Source code for librosa.filters

#!/usr/bin/env python
# -*- coding: utf-8 -*-
"""
Filters
=======

Filter bank construction
------------------------
.. autosummary::
    :toctree: generated/

    mel
    chroma
    wavelet
    semitone_filterbank

Window functions
----------------
.. autosummary::
    :toctree: generated/

    window_bandwidth
    get_window

Miscellaneous
-------------
.. autosummary::
    :toctree: generated/

    wavelet_lengths
    cq_to_chroma
    mr_frequencies
    window_sumsquare
    diagonal_filter

Deprecated
----------
.. autosummary::
    :toctree: generated/

    constant_q
    constant_q_lengths

"""
import warnings

import numpy as np
import scipy
import scipy.signal
import scipy.ndimage

from numba import jit

from ._cache import cache
from . import util
from .util.exceptions import ParameterError
from .util.decorators import deprecated

from .core.convert import note_to_hz, hz_to_midi, midi_to_hz, hz_to_octs
from .core.convert import fft_frequencies, mel_frequencies

__all__ = [
    "mel",
    "chroma",
    "constant_q",
    "constant_q_lengths",
    "cq_to_chroma",
    "window_bandwidth",
    "get_window",
    "mr_frequencies",
    "semitone_filterbank",
    "window_sumsquare",
    "diagonal_filter",
    "wavelet",
    "wavelet_lengths",
]

# Dictionary of window function bandwidths

WINDOW_BANDWIDTHS = {
    "bart": 1.3334961334912805,
    "barthann": 1.4560255965133932,
    "bartlett": 1.3334961334912805,
    "bkh": 2.0045975283585014,
    "black": 1.7269681554262326,
    "blackharr": 2.0045975283585014,
    "blackman": 1.7269681554262326,
    "blackmanharris": 2.0045975283585014,
    "blk": 1.7269681554262326,
    "bman": 1.7859588613860062,
    "bmn": 1.7859588613860062,
    "bohman": 1.7859588613860062,
    "box": 1.0,
    "boxcar": 1.0,
    "brt": 1.3334961334912805,
    "brthan": 1.4560255965133932,
    "bth": 1.4560255965133932,
    "cosine": 1.2337005350199792,
    "flat": 2.7762255046484143,
    "flattop": 2.7762255046484143,
    "flt": 2.7762255046484143,
    "halfcosine": 1.2337005350199792,
    "ham": 1.3629455320350348,
    "hamm": 1.3629455320350348,
    "hamming": 1.3629455320350348,
    "han": 1.50018310546875,
    "hann": 1.50018310546875,
    "nut": 1.9763500280946082,
    "nutl": 1.9763500280946082,
    "nuttall": 1.9763500280946082,
    "ones": 1.0,
    "par": 1.9174603174603191,
    "parz": 1.9174603174603191,
    "parzen": 1.9174603174603191,
    "rect": 1.0,
    "rectangular": 1.0,
    "tri": 1.3331706523555851,
    "triang": 1.3331706523555851,
    "triangle": 1.3331706523555851,
}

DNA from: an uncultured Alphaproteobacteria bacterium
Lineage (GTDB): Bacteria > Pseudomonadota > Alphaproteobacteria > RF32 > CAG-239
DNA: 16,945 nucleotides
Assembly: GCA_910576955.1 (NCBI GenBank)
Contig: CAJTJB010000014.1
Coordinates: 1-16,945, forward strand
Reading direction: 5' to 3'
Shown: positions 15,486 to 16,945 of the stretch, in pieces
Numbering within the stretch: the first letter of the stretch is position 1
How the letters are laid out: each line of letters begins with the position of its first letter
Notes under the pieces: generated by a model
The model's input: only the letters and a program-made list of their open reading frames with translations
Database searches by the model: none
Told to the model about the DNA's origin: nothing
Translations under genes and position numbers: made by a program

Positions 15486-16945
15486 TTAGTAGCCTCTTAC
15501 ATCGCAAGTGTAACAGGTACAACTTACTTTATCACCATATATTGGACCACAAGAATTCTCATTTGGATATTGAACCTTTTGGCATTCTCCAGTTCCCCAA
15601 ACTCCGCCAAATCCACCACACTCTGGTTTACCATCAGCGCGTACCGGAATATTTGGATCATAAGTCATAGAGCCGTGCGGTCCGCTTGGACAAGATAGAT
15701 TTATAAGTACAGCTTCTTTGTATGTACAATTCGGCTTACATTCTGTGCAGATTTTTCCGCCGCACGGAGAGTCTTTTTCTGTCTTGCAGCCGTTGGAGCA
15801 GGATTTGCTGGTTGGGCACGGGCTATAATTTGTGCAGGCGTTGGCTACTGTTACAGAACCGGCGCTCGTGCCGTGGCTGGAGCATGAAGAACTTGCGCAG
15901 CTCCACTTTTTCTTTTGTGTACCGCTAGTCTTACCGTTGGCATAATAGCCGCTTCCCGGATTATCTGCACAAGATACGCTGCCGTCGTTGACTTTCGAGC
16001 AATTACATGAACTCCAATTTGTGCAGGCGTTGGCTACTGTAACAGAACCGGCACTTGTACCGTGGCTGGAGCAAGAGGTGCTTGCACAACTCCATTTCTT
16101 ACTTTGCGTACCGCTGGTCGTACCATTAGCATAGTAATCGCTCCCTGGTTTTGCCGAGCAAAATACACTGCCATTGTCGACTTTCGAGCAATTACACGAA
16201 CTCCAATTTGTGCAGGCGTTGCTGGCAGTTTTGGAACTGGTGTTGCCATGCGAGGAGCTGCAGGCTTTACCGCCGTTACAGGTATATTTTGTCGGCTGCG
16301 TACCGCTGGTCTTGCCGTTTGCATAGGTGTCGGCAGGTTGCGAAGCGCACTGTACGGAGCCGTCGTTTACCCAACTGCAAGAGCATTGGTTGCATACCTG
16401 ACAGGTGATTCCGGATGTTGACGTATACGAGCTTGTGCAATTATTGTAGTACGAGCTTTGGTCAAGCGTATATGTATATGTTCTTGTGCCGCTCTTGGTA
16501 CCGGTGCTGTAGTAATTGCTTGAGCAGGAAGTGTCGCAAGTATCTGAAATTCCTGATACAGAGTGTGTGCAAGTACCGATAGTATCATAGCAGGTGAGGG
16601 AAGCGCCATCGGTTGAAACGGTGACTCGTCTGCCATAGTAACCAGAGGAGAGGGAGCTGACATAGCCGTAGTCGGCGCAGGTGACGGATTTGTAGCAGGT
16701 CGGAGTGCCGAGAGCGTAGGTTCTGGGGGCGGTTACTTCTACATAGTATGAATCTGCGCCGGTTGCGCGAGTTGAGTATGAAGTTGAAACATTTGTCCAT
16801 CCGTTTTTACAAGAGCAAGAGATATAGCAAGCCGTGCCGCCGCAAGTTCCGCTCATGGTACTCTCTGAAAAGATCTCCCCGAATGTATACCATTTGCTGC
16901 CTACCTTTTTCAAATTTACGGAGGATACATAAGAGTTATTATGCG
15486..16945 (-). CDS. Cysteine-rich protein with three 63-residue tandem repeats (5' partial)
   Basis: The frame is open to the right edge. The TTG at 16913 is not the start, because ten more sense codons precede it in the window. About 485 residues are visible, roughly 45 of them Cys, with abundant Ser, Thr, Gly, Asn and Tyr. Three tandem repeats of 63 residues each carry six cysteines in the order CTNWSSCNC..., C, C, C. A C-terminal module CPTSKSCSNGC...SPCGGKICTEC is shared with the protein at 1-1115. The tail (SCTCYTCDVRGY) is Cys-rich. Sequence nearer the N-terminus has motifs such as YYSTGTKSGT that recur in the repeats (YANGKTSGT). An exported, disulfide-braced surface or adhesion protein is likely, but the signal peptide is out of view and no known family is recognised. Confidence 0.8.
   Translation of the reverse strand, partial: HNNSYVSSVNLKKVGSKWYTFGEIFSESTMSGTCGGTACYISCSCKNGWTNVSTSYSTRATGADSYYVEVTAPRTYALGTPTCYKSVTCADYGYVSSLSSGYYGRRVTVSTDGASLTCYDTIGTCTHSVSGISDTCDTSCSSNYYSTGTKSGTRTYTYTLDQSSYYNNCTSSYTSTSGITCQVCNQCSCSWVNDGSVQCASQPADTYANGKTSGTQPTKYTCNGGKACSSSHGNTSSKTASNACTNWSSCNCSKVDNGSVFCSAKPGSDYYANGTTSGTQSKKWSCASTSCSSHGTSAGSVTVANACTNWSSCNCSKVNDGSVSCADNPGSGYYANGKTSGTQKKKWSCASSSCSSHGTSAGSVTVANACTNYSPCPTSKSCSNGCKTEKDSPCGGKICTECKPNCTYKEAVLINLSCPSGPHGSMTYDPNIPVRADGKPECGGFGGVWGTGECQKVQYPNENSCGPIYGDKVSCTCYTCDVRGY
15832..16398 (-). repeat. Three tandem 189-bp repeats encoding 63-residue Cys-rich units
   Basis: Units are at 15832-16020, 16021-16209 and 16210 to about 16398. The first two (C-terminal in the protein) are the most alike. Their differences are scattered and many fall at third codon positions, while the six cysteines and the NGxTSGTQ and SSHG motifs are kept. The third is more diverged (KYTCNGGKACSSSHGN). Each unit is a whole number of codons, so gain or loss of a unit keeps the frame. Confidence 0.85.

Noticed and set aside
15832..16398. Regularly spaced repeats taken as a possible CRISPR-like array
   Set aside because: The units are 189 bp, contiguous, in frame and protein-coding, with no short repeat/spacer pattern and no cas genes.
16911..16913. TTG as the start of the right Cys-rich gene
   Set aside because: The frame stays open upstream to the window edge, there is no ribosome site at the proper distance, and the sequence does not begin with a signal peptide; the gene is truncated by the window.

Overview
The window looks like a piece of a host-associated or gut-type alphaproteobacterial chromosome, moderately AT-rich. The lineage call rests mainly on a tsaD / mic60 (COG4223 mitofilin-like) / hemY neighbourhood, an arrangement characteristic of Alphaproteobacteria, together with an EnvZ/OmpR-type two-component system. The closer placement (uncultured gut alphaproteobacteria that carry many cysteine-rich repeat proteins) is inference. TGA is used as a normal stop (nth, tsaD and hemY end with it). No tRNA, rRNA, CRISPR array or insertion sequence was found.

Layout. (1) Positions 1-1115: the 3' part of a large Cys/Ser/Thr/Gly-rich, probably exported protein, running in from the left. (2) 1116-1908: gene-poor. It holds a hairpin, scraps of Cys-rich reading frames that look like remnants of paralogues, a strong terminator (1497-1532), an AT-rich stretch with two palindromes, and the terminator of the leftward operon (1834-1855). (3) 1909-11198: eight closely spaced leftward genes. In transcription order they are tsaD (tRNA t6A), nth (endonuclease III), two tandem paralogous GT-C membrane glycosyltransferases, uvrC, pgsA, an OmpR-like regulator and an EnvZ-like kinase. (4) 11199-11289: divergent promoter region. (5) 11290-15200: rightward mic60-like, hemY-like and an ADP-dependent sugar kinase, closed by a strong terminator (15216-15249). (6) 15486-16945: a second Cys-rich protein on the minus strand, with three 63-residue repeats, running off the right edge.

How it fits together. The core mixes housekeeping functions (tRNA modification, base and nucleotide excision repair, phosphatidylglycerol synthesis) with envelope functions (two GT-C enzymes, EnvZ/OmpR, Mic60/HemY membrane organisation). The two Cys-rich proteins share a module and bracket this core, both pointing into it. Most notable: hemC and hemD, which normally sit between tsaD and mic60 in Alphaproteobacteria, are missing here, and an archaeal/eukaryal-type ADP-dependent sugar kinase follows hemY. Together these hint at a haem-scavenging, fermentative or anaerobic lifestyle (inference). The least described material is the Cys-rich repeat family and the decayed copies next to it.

[docs]@cache(level=10) def mel( *, sr, n_fft, n_mels=128, fmin=0.0, fmax=None, htk=False, norm="slaney", dtype=np.float32, ): """Create a Mel filter-bank. This produces a linear transformation matrix to project FFT bins onto Mel-frequency bins. Parameters ---------- sr : number > 0 [scalar] sampling rate of the incoming signal n_fft : int > 0 [scalar] number of FFT components n_mels : int > 0 [scalar] number of Mel bands to generate fmin : float >= 0 [scalar] lowest frequency (in Hz) fmax : float >= 0 [scalar] highest frequency (in Hz). If `None`, use ``fmax = sr / 2.0`` htk : bool [scalar] use HTK formula instead of Slaney norm : {None, 'slaney', or number} [scalar] If 'slaney', divide the triangular mel weights by the width of the mel band (area normalization). If numeric, use `librosa.util.normalize` to normalize each filter by to unit l_p norm. See `librosa.util.normalize` for a full description of supported norm values (including `+-np.inf`). Otherwise, leave all the triangles aiming for a peak value of 1.0 dtype : np.dtype The data type of the output basis. By default, uses 32-bit (single-precision) floating point. Returns ------- M : np.ndarray [shape=(n_mels, 1 + n_fft/2)] Mel transform matrix See Also -------- librosa.util.normalize Notes ----- This function caches at level 10. Examples -------- >>> melfb = librosa.filters.mel(sr=22050, n_fft=2048) >>> melfb array([[ 0. , 0.016, ..., 0. , 0. ], [ 0. , 0. , ..., 0. , 0. ], ..., [ 0. , 0. , ..., 0. , 0. ], [ 0. , 0. , ..., 0. , 0. ]]) Clip the maximum frequency to 8KHz >>> librosa.filters.mel(sr=22050, n_fft=2048, fmax=8000) array([[ 0. , 0.02, ..., 0. , 0. ], [ 0. , 0. , ..., 0. , 0. ], ..., [ 0. , 0. , ..., 0. , 0. ], [ 0. , 0. , ..., 0. , 0. ]]) >>> import matplotlib.pyplot as plt >>> fig, ax = plt.subplots() >>> img = librosa.display.specshow(melfb, x_axis='linear', ax=ax) >>> ax.set(ylabel='Mel filter', title='Mel filter bank') >>> fig.colorbar(img, ax=ax) """ if fmax is None: fmax = float(sr) / 2 # Initialize the weights n_mels = int(n_mels) weights = np.zeros((n_mels, int(1 + n_fft // 2)), dtype=dtype) # Center freqs of each FFT bin fftfreqs = fft_frequencies(sr=sr, n_fft=n_fft) # 'Center freqs' of mel bands - uniformly spaced between limits mel_f = mel_frequencies(n_mels + 2, fmin=fmin, fmax=fmax, htk=htk) fdiff = np.diff(mel_f) ramps = np.subtract.outer(mel_f, fftfreqs) for i in range(n_mels): # lower and upper slopes for all bins lower = -ramps[i] / fdiff[i] upper = ramps[i + 2] / fdiff[i + 1] # .. then intersect them with each other and zero weights[i] = np.maximum(0, np.minimum(lower, upper)) if norm == "slaney": # Slaney-style mel is scaled to be approx constant energy per channel enorm = 2.0 / (mel_f[2 : n_mels + 2] - mel_f[:n_mels]) weights *= enorm[:, np.newaxis] else: weights = util.normalize(weights, norm=norm, axis=-1) # Only check weights if f_mel[0] is positive if not np.all((mel_f[:-2] == 0) | (weights.max(axis=1) > 0)): # This means we have an empty channel somewhere warnings.warn( "Empty filters detected in mel frequency basis. " "Some channels will produce empty responses. " "Try increasing your sampling rate (and fmax) or " "reducing n_mels.", stacklevel=2, ) return weights